• Brian Harfe, Ph.D.

    • Jan 30, 2018

    Name and credentials:
    Brian Harfe, Ph.D.

    Associate Dean, College of Liberal Arts and Sciences
    Assistant Provost, Office of Teaching and Technology
    University of Florida

    Your preferred contact information:


    1) What does a typical day look like in your job?

    There is no typical day in my world! There is a typical structure to the day, which is lots and lots of meetings. I start the day at 5:15 am and am in work by 7:45 am after dropping the kids off at school. Since most people don’t like to get in early, I usually have around an hour to catch up on email that people sent me during the night. I have standing meetings with the dean, all the associate deans in the college and the CLAS Research Office, which I oversee. I also meet monthly with the chairs of the seven science departments that I have oversight for and have regular meetings with the team in the Provost Office in my role as Assistant Provost. A normal day would have between 4-8 meetings with faculty, staff, and/or various outside people. I try to fit in a workout in the late afternoon or early evening before spending additional time answering emails before dinner. I do not – or least try not – to do work at night.


    2) What is your favorite aspect of your job?

    Allocating resources for projects that will improve student learning and research is my favorite aspect of my job. It is exciting to be able to approve projects that will affect the lives of thousands of students and/or advance a field of research.


    3) What is the most challenging aspect?

    The most challenging aspect of my job is understanding why people do some of the things they do. At the beginning of my administrative career, the provost sent me to a week-long training conference. When I got back, he asked what I had learned and I replied that administration seems to be about having “common sense”. Some of the challenging parts of my job over the past four years has been trying to understand, from the perspective of the employee, why they choose to pursue a certain action that was not in the best interest of the university or the employee.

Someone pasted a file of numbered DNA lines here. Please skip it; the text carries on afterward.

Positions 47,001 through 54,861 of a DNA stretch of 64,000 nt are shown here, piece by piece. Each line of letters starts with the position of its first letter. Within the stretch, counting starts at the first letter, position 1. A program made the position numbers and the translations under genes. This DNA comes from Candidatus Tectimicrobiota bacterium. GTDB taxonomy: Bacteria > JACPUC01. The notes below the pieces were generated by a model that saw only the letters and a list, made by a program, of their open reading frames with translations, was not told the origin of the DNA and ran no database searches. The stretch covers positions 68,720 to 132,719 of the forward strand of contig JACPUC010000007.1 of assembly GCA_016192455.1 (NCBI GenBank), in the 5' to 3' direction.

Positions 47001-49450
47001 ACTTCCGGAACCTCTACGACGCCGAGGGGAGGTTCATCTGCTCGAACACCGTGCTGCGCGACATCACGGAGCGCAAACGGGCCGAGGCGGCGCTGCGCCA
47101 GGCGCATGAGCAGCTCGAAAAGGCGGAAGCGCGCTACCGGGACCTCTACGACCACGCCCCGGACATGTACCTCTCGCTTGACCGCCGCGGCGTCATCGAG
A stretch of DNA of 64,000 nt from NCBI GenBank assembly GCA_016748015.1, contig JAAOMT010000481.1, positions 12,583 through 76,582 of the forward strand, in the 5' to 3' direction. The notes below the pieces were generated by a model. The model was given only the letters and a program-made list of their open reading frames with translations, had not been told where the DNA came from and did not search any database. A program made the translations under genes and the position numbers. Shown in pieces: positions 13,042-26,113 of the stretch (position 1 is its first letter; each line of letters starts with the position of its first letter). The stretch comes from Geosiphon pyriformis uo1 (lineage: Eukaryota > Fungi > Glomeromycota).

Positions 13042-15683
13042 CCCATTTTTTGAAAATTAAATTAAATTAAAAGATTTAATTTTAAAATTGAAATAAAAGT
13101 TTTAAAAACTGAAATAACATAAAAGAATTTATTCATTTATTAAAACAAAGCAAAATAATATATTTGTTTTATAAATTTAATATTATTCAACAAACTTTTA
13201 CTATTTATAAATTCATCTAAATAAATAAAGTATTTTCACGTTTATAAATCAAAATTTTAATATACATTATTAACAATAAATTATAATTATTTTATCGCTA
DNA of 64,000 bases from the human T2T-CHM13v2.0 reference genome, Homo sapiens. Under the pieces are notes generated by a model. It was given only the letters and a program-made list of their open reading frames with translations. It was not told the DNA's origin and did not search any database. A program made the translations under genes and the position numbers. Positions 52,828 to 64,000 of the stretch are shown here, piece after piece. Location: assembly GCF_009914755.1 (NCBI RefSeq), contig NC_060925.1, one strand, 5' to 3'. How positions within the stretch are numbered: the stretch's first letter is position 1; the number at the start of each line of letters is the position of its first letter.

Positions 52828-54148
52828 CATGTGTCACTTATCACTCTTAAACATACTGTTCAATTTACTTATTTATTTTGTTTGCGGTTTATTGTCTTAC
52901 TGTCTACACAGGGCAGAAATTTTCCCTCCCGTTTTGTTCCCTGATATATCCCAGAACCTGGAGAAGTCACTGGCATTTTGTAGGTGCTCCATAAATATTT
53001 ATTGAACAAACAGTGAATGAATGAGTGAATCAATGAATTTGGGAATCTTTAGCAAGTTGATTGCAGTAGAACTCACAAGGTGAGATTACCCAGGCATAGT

4) What led you to this career choice?

    I came to UF as a new assistant professor in the College of Medicine fourteen years ago, but I always wanted to do administration. During a job interview at a different institution, the chairperson asked me where I saw myself in 10 years… I told him, “in your job.” I really enjoy running large complex projects and found that my lab, even when firing on all cylinders (two R01 grants and a March of Dimes grant) was not a large enough group to be very satisfying. Seven years ago, I cornered the provost on campus and gave him my elevator pitch on what I wanted to do with my career. The next day, he called my chairperson (who was in the loop) and I ended up working for the provost for two and a half years on various projects. I then became Associate Dean in CLAS four and a half years ago.

    I often get asked why I decided to not pursue administration in the College of Medicine, where my tenure home still is. I knew from the very beginning that my research program would greatly benefit from a medical school setting but that a “glass ceiling” would be reached in College of Medicine administration due to having a PhD and not a MD degree. I also love working with non-science faculty as well as scientists, which made CLAS a much better fit for me.


    5) What do you know now that you wish you knew as an early-stage investigator?

    During my early career, I tended not to listen to the opinions of my fellow faculty before making decisions. I am very good at assimilating information from a wide variety of sources and then making decisions but early in my career I would rely too much on my own viewpoints.

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